The landscape flattened out as we approached John O’Groats and, with the absence of any trees and the blustering wind and cold it looked pretty bleak. There’s not much in J o G itself - a large car park surrounded by shops and cafes all hoping to part you from your money. Even the toilets had turnstiles. The famous sign, marking the distance to London, Sydney, etc was absent. A note pinned to a nearby hut informed all comers that the sign was ‘not in use’ as there would be no official photographer on site. It was also pointed out that the sign is, and always has been, a private enterprise and photo’s can only be taken with the permission of the official photographer. A price list followed, starting at a tenner a photo. Hmm. Fortunately, another sign, erected by the cafe by the small ferry terminal gives the opportunity for free photos and prove we were actually here. We did put our hands in our pockets however, and not just because it was cold. A fridge magnet was added to the ever growing collection and J o G will also go down in my memory as the place for the worst cuppa of the trip. No tea pot here, just a plastic cup and a miserable looking tea bag floating on top.

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John O’Groats may be the furthest point from Lands End - 874 or 876 miles depending on which guide book or hoarding you read but the most northerly point of mainland Britain is Dunnet Head and although it’s but a few miles away, the drive to it does make it rather special. The landscape becomes even more stark as the single track road winds it’s way slowly up hill. When you reach the head itself there is just a small car park and a stone with a plaque to tell you where you are. Right at the edge a lighthouse is perched looking over the dark raging waters of the Pentland Firth 80 metres below. Despite, or perhaps because of the now howling wind and rain it felt so much more ‘rea'l’ than John O’Groats. We had passed a couple of very fit looking cyclists on the way up, and as we returned to the car they arrived and were taking photo’s of each other by the sign. As a good tourist I offered to take one of them together although I should point out that the fact that one looked VERY good in his black lycra had absolutely no bearing on the offer whatsoever. At all. Honest!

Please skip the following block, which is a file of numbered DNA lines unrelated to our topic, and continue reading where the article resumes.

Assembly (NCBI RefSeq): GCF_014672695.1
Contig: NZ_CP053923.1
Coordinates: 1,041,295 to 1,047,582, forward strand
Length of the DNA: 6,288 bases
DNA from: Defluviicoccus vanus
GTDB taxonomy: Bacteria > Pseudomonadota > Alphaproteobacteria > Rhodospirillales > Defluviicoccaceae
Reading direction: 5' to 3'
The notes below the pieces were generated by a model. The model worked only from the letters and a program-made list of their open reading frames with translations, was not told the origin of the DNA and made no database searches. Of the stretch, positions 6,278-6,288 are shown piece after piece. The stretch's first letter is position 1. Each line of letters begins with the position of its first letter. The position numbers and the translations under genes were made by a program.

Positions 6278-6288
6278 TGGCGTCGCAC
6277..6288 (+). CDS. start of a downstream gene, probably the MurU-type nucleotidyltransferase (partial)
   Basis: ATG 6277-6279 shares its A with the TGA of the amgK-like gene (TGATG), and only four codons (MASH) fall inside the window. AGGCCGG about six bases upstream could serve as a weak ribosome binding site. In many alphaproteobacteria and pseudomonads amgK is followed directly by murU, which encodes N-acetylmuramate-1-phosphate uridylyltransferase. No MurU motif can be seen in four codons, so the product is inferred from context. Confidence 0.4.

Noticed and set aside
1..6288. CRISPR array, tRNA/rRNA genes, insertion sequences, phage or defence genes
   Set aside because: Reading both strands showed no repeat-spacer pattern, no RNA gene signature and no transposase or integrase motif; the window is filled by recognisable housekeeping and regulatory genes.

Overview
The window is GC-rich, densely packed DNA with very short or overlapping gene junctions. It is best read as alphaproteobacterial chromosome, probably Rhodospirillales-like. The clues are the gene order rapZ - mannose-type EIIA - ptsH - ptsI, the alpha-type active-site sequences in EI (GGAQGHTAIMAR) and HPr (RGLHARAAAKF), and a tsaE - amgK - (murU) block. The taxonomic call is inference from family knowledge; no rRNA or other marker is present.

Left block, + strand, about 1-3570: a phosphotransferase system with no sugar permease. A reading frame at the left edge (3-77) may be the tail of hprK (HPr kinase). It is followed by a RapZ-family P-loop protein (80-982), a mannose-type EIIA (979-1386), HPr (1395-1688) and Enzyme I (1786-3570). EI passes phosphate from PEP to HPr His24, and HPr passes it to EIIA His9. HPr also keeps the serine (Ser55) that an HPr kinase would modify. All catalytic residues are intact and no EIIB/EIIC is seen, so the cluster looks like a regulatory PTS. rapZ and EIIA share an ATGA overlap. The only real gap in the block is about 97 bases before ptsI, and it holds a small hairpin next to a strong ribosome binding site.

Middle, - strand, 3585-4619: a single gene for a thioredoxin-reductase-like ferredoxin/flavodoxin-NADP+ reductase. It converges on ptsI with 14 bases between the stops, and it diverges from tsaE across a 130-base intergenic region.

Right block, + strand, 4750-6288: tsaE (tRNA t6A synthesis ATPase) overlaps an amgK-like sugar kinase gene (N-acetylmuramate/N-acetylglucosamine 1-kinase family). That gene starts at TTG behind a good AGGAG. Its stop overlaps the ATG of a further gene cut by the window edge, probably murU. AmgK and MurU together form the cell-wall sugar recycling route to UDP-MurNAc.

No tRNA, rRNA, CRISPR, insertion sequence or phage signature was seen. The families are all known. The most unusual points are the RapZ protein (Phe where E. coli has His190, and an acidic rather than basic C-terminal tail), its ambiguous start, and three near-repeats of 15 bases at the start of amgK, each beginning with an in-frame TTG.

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The journey back was wetter and windier as the promised foul weather continued. Back at the site we spent a rather unsettling evening in the van as she was buffeted by the heavy winds, reminding us of that night back in Freshwater early on in the trip.

Monday, and the weather had eased somewhat. We drove in to town, parked up and headed for that tourists favourite, the hop-on hop-off bus tour. Inverness is a pretty city with the River Ness running through the middle and the ubiquitous castle. The tour took us past the castle and along by the river, crossing to the opposite bank and taking us past the sports stadium. Whoever recorded the commentary clearly had a sense of humour as they said that Scotland was one of the top Rugby Union teams in the world. We looked at one another and grinned - I know of at least one particular Welsh reader of this blog who would beg to differ! Anyway, we did a complete circuit then hopped off by the river and crossed through the beautiful Ness Islands that sit in the middle and over to Whin Park for a coffee and snack. Then, as we went to wait for the bus to appear it started raining. It was at about this time that, wet and shivering I was contemplating flights to Spain from Inverness Airport that the bus arrived. We jumped back on and, predictably, it stopped raining.